By David A. Wolf, Attorney – Child Injury Lawyer Blog
Over the past few years, there has been a growth in the number and presence of trampoline parks and indoor bounce house locations and facilities. While these recreation, sports, amusement park, and theme park attractions can be great ways to have fun and exercise, they are also the locations of unfortunate and preventable injuries to children. There are risks with any forms of physical activity and sports. There are also safety measures and rules that should be followed to reduce these risks. If children, parents, and facility supervisors follow and enforce the rules and safety measures, many personal injuries can be prevented.
When a child is a guest or visitor to a trampoline park or bounce house, there is a duty on the part of the trampoline park / bounce house operator and owner to provide a reasonably safe play environment for the children. The duty is one of the four elements necessary to prove up a case for personal injuries on behalf of the injured child. The four elements are as the following:
2. Breach of Duty;
3. Causation; and
The trampoline park / bounce house operator breaches the duty when the facility is not properly maintained OR when there is a problem with supervision. The third element links the breach of duty to the damages or injuries sustained by the child. In other words, the breach of duty is the proximate cause of the personal injuries. One common problem with bounce houses and trampoline parks is the mixture of age groups for and sizes of children in one play area. For instance, let’s say a 6 year old is jumping on a trampoline square. While the 6 year old is jumping, two 15 year guests, who the 6 year old does not know, begin jumping on the same square and horsing around. One 15 year old does a back flip and lands on the 6 year old which, in turn, fractures the right leg of the 6 year old. The staff at the trampoline park / bounce house were on a break and there was no supervision in the area for 20 minutes. Under this fact scenario, there could be a civil case or claim pursued for the personal injuries sustained by the child. Keep in mind that each case or claim should be evaluated on its own facts and merits. Some cases are a big stronger than others. In some instances, there is no case or claim to pursue since the four elements cannot be established by the facts and evidence available.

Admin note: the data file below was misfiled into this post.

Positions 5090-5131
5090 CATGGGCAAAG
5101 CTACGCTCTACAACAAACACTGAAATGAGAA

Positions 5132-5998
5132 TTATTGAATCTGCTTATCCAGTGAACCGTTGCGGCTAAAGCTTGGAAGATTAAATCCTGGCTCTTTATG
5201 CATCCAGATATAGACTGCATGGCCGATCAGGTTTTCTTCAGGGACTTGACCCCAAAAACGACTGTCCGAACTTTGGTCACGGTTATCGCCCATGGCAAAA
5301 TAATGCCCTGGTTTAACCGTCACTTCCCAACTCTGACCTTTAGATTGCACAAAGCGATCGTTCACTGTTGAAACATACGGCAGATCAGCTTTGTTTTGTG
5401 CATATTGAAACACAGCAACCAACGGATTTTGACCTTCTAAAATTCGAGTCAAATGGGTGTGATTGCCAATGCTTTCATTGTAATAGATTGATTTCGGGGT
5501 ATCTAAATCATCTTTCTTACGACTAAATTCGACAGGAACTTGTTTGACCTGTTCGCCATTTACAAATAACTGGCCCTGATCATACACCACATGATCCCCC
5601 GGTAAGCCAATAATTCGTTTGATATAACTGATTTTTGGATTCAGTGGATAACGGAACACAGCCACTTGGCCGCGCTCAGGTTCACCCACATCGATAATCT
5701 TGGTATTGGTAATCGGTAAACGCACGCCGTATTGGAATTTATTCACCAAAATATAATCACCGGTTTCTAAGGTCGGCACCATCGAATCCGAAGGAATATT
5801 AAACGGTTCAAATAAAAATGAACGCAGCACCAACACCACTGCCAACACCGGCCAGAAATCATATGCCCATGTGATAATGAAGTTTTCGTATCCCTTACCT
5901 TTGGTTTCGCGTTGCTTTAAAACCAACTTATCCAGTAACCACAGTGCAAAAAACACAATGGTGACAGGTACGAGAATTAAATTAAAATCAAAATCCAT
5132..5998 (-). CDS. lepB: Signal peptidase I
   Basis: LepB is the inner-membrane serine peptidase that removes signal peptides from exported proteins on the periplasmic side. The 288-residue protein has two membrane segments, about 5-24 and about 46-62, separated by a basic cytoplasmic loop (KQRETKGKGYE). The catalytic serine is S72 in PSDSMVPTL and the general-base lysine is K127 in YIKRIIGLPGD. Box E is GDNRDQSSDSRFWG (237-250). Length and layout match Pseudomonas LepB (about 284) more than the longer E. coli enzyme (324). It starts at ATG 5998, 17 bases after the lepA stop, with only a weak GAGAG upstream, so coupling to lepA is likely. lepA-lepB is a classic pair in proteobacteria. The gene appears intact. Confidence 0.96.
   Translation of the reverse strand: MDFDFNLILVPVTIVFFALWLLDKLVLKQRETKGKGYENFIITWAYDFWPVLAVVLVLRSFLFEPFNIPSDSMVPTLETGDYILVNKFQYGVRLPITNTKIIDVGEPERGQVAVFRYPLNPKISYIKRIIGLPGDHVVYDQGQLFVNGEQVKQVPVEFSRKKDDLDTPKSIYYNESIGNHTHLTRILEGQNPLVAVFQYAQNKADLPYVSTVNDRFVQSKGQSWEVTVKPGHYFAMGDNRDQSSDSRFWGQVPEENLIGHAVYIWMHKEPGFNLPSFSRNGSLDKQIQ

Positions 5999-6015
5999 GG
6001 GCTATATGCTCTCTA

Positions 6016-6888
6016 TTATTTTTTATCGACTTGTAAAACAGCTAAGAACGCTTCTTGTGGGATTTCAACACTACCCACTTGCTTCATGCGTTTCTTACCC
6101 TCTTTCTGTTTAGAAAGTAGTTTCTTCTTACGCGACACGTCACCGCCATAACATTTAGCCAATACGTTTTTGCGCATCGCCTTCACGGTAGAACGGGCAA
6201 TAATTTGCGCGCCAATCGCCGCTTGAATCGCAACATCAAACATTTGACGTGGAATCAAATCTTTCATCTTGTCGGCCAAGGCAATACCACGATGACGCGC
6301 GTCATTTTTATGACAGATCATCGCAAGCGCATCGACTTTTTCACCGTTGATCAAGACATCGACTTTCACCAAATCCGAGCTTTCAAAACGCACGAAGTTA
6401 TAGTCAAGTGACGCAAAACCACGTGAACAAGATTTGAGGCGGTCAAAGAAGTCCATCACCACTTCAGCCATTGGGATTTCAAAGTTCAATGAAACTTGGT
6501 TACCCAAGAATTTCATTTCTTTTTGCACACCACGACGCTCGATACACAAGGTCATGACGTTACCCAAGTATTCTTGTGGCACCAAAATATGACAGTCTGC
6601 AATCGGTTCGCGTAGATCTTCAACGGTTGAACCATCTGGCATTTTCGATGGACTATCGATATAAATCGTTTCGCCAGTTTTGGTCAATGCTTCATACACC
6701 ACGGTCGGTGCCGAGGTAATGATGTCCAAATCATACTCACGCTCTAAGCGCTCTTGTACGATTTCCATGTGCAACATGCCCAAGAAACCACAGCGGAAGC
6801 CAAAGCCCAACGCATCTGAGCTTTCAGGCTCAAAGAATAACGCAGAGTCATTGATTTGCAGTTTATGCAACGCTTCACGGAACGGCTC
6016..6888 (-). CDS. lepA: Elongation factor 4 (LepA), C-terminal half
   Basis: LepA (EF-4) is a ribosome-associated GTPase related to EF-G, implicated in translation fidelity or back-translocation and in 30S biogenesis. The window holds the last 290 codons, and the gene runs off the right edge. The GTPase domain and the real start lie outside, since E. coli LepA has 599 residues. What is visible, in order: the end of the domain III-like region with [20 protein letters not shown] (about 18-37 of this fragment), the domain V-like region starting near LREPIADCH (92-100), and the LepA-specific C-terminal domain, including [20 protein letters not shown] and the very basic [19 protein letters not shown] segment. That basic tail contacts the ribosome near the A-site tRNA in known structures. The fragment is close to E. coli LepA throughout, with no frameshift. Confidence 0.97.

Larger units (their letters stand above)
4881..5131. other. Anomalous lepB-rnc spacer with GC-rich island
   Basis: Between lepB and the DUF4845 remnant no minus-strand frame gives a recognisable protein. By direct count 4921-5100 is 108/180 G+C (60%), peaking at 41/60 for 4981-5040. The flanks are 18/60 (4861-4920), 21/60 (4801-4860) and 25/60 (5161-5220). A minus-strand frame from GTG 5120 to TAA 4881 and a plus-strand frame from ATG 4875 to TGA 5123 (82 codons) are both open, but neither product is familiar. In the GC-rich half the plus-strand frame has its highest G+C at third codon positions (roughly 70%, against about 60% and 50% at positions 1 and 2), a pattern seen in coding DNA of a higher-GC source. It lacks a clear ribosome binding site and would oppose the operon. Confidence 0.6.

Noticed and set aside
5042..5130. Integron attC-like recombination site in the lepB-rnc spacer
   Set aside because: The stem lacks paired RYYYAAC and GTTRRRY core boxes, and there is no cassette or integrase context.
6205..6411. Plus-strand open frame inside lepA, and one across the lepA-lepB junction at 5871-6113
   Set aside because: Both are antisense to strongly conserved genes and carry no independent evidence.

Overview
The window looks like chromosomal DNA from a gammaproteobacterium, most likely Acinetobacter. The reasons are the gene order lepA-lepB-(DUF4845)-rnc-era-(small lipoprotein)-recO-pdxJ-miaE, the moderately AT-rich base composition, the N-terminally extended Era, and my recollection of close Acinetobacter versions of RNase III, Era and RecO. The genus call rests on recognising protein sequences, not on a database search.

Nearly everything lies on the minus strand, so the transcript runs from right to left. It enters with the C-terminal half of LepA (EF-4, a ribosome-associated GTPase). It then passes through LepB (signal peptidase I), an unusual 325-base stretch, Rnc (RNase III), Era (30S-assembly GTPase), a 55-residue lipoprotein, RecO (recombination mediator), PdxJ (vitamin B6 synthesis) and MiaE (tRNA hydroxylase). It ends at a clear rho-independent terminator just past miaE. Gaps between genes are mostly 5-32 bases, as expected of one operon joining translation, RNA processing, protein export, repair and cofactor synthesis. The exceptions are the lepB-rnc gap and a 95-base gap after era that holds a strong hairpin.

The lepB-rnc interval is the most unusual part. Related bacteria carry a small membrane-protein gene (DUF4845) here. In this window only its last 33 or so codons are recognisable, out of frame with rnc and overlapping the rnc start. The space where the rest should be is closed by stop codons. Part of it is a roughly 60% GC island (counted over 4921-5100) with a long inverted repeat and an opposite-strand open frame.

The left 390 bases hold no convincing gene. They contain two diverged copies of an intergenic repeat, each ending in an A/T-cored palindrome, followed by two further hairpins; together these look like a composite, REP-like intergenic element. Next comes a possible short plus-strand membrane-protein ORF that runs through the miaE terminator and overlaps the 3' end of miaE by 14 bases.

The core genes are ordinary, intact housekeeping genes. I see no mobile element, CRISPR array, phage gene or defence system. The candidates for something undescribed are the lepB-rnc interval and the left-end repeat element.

In 2012, the American Academy of Pediatrics issued some guidelines for the prevention of injuries to children using trampolines. One such recommendation was to have only 1 child on a trampoline at a time. Another recommendation advised against having a child doing back flips on a trampoline. When a third party or business is operating a business that houses trampolines or bounce houses, it is vital that the facility provide consistent and attentive supervision. An employee with his head buried in his mobile phone does not consistent attentive supervision even if the employee is just a few feet away from the play area.
When a child is injured and the four element of a case can be established, there can be compensation awarded or obtained for the personal injuries sustained by the child. The amount of compensation will depend on another factors including the amount of past medical bills, the need for future care and expense of the same, diagnostic studies, type of treatment rendered, the permanency of the injuries, and other factors. It is helpful for the parents of the injured child to contact a Child Personal Injury Atttorney for advice, guidance, consultation, and legal representation.
David Wolf is the author of over 3.500 articles that focus on child safety and injury issues. He is also the author of 7 books including the book titled – The ABCs of Child Injury – Legal Rights of the Injured Child – What Every Parent Should Know. This book has chapters on Playground Injuries, Amusement and Theme Park Injuries, Day Care Center Injuries, Sports Related Injuries, and other topics. You can get this book for free at The ABCs of Child Injury.